Foreign Language Customization
Posted on 24 October 2003 05:50 PM
Setting up support for your language for use on the FutureQuest servers is easy as FutureQuest has taken great care to provide the latest and most powerful tools available today for this purpose. We also comply with all norms, procedures and standards set to this end on the Internet.
Human beings, past and present, on our planet have used a number of languages. There are many reasons why one would want to identify the language used when presenting information.
So in order for you to configure your FutureQuest® account for a specific language or languages, we must work on several areas.
Depending on your language you will need to find its corresponding ISO-xxxx-xx tag and character definition so that the encodings are set correctly for the visiting browsers and characters specific to your language to be processed automatically for your users.
1. Web Server configuration (Apache)
In order to configure your local language or provide automatic support for more than one language you need to work with your .htaccess file.
The .htaccess file serves as a tool to configure Apache's behavior local to your account. This allows you to set the operational environment of the web server to meet your requirements, one of which is the language negotiation capabilities.
There are three directives that relate to that and they are available to you at any time to put them to good use. You first need, as mentioned before, to find out the language tag that is specific to your needs and the iso-xxxx-xx character set that belongs to it.
So, for example, if your language is Japanese then you have access to three character sets:
Charset File extension
The language definition in Apache is composed of two letters that signify the language in question. Following with the Japanese example, the language tag for Apache would then be jp and its extension .jp.
Language Code File Extension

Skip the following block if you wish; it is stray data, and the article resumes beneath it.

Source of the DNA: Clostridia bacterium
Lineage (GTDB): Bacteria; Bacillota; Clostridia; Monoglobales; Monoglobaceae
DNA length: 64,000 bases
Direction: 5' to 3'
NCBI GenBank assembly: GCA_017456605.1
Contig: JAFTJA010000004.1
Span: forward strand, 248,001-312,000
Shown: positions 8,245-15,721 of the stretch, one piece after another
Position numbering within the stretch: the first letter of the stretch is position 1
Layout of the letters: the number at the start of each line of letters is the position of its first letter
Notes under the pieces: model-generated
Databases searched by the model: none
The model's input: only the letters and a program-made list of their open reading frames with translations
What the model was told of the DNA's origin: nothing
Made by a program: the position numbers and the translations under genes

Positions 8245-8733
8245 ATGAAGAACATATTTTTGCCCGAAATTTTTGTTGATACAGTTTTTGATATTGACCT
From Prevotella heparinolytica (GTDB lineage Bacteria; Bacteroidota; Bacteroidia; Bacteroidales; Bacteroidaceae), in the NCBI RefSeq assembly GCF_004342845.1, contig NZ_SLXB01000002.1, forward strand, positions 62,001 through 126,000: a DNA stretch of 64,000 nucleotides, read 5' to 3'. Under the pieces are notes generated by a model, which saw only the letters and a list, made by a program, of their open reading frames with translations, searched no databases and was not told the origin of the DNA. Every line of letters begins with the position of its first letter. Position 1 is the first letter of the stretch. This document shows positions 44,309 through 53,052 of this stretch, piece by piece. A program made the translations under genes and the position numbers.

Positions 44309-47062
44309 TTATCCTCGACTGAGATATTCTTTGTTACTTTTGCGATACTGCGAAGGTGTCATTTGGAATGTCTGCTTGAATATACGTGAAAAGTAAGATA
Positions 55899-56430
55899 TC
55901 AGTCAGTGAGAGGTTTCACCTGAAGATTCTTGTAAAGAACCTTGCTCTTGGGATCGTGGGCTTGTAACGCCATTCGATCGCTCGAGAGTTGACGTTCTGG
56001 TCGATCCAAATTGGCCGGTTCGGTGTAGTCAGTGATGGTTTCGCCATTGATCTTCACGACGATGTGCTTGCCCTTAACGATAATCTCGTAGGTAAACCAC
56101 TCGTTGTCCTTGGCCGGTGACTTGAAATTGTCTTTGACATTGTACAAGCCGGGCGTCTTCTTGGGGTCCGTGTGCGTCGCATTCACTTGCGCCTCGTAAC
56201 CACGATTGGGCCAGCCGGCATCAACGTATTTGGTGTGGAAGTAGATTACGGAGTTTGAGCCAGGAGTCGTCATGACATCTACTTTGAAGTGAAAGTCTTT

Now that we have the charset for encoding documents in your language and that we also know how to tell Apache which is our default language tag, we only need to go ahead and set this parameter into the .htaccess file so that the new settings enter into effect.
Add the following lines to the .htaccess file:
LanguagePriority jp en
These settings will add the needed information to fully support all available variants of the Japanese language, character set and encodings needed to present the information correctly.
The LanguagePriority directive tells Apache that Japanese is to be set as the default language ("jp") and English as secondary language ("en").
The AddCharacterset adds support to the special characters used in displaying data in Japanese.
The AddLanguage directive instructs Apache to provide support for the Japanese language.
By doing this you will make sure that your static content managed by Apache will be processed as you expect.
If a user visits your site and has not set the Japanese language into his/her browser then he/she will be notified of the official language of the site and normally the browser will offer to add the necessary software to support the character encodings and if granted auto install any needed files for this to happen. Of course you can always prepare an "en" (English page) that automatically gets displayed into the browser if the visitor has this as his/her default browser language.
Thus the use of the LanguagePriority tag becomes evident at this point.
2. CGI Configuration (scripts mainly perl)